“You are on mute” is the most frequently uttered phrase utilized by business executives at the Covid-19 phase. Due to fast improvements in communications and information technology, we have seen a huge increase in the use of flexible working in recent years. People can now work from home on a regular basis while still being connected to their offices. For young professionals, flexible working has become the rule rather than the exception.
At the same time, companies’ also have a huge demand for flexible working, where businesses have to meet the 24/7 customer need for their services. The nature of work has altered dramatically as a result of the crisis and the transfer of commercialization, with fewer full-time jobs available and many businesses turning to part-time and temporary workers with flexible hours. And there are many ways in which workplace flexibility is beneficial to workers and companies.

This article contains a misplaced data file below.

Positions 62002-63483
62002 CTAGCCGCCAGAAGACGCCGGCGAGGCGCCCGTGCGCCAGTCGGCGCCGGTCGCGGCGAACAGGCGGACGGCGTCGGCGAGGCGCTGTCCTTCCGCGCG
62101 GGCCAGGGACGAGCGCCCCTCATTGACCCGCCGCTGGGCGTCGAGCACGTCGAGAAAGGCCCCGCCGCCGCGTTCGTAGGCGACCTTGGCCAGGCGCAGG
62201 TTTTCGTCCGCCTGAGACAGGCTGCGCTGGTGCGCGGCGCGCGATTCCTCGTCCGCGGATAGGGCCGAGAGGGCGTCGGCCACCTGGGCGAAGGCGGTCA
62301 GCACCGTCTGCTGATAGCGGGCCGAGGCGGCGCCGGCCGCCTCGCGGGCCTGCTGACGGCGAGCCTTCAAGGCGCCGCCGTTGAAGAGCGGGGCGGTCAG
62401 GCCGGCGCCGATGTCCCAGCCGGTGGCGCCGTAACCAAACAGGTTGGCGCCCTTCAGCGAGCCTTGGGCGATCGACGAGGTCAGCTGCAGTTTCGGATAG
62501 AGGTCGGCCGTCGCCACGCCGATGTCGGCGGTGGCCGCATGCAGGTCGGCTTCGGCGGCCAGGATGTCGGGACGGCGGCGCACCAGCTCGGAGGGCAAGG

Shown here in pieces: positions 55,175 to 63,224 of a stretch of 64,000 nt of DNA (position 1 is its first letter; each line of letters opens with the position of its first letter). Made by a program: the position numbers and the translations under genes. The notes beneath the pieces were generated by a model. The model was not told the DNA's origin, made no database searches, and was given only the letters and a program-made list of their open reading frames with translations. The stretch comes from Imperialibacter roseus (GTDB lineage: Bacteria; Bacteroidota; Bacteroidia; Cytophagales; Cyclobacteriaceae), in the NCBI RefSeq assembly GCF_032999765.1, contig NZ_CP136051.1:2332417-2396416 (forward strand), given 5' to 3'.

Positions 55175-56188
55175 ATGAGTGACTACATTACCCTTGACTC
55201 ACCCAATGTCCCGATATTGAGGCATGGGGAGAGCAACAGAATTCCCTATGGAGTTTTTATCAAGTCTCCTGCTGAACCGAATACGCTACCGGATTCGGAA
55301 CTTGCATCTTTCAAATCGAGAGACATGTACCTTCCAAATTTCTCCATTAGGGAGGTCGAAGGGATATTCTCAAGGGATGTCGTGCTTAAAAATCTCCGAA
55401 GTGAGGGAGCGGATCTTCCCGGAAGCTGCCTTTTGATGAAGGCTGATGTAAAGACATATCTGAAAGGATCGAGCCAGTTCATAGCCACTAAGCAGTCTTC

“Three out of five persons who work flexibly put in extra hours as a result of being able to do so,” according to a Mother Pukka article. According to another study, "72 percent of companies claimed greater productivity as a direct outcome of flexible working." Workers who have more control over their schedules can ensure that they have enough time to fulfill professional obligations while still enjoying life outside of work. Employees gain from this since it makes them happier. Businesses profit from it because happy employees are more productive and loyal.
Remote employees, like their cubicle-dwelling counterparts, require computers and other equipment, but they do not require office space. This is a significant issue since the cost of commercial space continues to rise in some places. This allows organizations to expand their workforce without needing to expand their office space and to communicate with colleagues without requiring managerial participation.